My Life in Ruins is a middle-aged Hallmark chick flick that makes you wish you were on a Greek vacation (and not, in fact, watching the movie). It’s as if a producer saw Mamma Mia! and said, ”Give me that same feeling — only easier on the brain!” The film’s star, Nia Vardalos, embraces fluff with something like hunger. Blunt and brassy, with a meticulous windswept mane and an air of officious sexiness, she might be warming up to star in The Arianna Huffington Story.
The movie sets her down in the sunlit splendor of Greece — in the hope that the setting reminds us of the resplendent popularity of My Big Fat Greek Wedding. Vardalos plays Georgia, a former professor of classical history now reduced? to the career of world’s most boringly academic travel guide. On a sightseeing bus, trying to rev up a pack of rude, dumb, vulgar tourists as they tromp through civilization’s ruins, she’s supposed to be touchingly uptight and insecure, but Vardalos attacks this wallflower role with the no-nonsense, strictly business eye contact of a talk-show therapist. She might have invented the term charm offensive.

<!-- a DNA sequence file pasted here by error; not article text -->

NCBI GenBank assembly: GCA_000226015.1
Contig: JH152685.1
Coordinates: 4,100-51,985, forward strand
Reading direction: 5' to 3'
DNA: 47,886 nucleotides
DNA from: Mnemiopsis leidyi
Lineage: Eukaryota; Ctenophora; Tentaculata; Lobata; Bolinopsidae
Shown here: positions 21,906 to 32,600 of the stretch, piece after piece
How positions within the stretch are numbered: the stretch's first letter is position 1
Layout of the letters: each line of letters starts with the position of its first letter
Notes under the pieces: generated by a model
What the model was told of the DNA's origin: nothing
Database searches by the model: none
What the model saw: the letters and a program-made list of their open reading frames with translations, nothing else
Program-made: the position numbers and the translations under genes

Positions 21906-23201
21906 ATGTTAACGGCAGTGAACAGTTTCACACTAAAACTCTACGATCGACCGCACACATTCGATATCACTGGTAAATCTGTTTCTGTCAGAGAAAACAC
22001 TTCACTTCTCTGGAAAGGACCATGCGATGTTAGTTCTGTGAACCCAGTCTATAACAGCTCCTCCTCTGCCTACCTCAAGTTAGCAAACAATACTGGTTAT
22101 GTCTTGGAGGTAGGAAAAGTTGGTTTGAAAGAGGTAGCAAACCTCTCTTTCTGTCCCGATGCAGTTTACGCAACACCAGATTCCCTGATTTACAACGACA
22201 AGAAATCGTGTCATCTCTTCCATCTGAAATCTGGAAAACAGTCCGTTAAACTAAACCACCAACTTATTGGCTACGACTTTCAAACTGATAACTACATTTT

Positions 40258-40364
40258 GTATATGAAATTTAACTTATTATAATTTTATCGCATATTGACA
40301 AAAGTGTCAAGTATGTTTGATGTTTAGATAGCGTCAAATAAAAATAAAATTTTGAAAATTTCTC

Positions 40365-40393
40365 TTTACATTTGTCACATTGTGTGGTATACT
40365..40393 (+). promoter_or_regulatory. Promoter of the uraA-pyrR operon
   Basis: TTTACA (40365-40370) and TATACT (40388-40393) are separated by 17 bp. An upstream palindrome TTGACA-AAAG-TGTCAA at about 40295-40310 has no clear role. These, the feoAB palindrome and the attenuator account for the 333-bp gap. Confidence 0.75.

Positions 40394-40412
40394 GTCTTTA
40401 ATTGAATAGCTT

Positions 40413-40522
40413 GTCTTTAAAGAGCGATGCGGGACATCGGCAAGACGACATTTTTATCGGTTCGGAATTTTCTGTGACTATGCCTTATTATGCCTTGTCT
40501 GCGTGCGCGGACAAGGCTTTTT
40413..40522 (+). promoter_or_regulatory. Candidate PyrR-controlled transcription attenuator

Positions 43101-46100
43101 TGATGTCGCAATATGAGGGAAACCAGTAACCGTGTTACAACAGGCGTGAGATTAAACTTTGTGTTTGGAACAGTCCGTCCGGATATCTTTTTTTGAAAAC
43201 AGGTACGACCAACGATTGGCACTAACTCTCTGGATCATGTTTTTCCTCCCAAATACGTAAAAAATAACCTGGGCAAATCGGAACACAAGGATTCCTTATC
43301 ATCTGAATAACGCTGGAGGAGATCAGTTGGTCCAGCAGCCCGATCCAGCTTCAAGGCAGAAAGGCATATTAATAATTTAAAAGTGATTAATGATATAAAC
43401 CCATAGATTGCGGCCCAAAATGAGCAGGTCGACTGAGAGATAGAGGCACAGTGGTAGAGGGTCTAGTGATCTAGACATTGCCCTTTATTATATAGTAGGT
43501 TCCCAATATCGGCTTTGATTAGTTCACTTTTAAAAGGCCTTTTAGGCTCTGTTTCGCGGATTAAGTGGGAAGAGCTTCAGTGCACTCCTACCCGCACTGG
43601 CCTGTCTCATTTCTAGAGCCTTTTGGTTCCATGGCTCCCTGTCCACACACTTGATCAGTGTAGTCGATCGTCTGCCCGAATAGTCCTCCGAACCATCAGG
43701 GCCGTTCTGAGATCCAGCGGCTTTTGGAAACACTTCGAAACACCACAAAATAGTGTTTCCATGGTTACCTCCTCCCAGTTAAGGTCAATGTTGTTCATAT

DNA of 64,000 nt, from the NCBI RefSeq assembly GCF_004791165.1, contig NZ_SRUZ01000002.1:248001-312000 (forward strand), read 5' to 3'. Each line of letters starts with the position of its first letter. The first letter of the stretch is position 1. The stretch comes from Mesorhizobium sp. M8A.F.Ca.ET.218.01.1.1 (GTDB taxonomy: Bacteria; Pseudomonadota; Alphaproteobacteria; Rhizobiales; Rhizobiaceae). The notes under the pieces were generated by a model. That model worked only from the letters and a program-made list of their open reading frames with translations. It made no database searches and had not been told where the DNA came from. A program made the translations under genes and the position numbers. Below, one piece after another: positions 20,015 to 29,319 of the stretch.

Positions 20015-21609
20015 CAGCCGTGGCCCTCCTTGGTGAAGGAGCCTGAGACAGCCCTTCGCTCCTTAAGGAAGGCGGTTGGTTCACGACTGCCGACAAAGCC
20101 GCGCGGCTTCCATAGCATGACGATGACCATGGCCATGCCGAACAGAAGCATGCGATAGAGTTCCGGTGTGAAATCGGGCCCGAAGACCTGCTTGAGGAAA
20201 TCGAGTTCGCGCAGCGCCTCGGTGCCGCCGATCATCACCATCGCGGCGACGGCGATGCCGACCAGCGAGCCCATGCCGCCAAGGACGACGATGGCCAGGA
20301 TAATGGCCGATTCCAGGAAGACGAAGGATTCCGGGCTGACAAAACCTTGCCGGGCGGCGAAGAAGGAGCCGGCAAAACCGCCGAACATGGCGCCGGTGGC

The folks on the bus include a widower (Richard Dreyfuss) who covers his grief with painfully bad jokes about fondling nude statues; a pancake-house executive (Alistair McGowan) who thinks the Temple of Hephaestus looks like an IHOP; a couple (Rachel Dratch and Harland Williams) whose idea of an ancient landmark is the Hard Rock; and the native-born bus driver (Alexis Georgoulis), a burly, bearded bear of a man whose name — warning: unspeakable ethnic bathroom joke ahead — ?is Poupi Kakas. The weird thing is, Poupi is the romantic lead. Early on, he shaves his beard, revealing himself to be a kind of Greek Fabio, the sort of salt-of-the-earth pinup that the film thinks a schoolmarm like Georgia needs.
She keeps being told that she’s a woman who has lost her kefi — that is, her joie de vivre. But if you had been stuck with the bozos on this bus, then you might have lost your kefi too. Directed by Donald Petrie (Miss Congeniality), My Life in Ruins is the romantic comedy as fairy tale for cheese addicts, yet I have to admit, the film is so brazen about its pandering, crumple-hearted silliness that it had me rooting for Vardalos to land her big fat Greek stud-muffin. Next time, though, she should serve the kefi on the side. C+